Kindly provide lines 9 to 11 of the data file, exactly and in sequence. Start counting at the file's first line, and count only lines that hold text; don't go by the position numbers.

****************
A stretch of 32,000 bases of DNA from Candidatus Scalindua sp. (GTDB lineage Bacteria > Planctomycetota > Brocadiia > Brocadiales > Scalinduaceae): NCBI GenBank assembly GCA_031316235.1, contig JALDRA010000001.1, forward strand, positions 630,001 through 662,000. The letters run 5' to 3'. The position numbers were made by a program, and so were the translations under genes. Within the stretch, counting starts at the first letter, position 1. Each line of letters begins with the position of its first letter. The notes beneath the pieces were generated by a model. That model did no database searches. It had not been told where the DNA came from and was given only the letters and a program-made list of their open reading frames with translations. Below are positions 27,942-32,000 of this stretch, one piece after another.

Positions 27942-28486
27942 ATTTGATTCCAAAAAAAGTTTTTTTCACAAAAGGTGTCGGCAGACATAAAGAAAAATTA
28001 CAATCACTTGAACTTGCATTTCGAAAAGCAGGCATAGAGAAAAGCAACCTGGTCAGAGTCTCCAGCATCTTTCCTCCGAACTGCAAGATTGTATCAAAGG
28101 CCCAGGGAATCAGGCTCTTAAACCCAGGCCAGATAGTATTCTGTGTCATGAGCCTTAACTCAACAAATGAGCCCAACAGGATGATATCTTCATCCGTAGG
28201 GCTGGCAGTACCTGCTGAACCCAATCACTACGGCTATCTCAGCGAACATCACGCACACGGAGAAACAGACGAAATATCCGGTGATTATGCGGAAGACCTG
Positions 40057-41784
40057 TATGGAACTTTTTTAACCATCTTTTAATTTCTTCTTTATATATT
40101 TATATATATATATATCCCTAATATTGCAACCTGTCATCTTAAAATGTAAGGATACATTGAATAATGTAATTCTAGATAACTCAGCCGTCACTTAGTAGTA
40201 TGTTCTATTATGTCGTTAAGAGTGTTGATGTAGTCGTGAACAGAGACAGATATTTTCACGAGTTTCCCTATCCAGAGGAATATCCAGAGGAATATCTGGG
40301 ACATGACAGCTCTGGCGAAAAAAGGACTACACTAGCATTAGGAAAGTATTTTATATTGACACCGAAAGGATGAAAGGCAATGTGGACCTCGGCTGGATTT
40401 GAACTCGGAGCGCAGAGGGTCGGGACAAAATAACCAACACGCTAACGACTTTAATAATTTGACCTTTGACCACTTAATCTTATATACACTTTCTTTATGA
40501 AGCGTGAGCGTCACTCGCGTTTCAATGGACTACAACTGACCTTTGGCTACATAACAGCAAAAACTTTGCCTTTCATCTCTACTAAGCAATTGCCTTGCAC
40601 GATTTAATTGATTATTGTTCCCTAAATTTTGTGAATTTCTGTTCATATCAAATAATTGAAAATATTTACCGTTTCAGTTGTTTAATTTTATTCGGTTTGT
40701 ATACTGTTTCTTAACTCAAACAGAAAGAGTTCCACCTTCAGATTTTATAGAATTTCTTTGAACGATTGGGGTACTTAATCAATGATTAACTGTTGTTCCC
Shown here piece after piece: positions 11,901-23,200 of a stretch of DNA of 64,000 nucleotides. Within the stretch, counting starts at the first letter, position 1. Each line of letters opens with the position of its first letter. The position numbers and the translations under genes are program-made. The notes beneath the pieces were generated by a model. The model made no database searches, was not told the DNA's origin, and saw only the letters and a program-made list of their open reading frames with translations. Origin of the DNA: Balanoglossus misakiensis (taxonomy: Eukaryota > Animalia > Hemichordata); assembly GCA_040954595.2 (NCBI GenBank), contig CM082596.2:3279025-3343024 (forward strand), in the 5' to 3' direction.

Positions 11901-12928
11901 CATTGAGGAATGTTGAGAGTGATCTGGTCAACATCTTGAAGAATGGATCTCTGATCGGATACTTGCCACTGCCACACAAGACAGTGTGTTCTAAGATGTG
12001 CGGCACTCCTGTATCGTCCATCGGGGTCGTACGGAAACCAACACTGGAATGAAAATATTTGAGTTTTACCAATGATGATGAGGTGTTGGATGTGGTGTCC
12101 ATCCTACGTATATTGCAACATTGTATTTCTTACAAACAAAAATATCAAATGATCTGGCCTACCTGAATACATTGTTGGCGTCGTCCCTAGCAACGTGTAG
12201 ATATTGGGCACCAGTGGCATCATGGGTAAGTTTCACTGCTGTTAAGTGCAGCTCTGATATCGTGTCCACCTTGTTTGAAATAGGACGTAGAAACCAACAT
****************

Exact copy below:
40101 TATATATATATATATCCCTAATATTGCAACCTGTCATCTTAAAATGTAAGGATACATTGAATAATGTAATTCTAGATAACTCAGCCGTCACTTAGTAGTA
40201 TGTTCTATTATGTCGTTAAGAGTGTTGATGTAGTCGTGAACAGAGACAGATATTTTCACGAGTTTCCCTATCCAGAGGAATATCCAGAGGAATATCTGGG
40301 ACATGACAGCTCTGGCGAAAAAAGGACTACACTAGCATTAGGAAAGTATTTTATATTGACACCGAAAGGATGAAAGGCAATGTGGACCTCGGCTGGATTT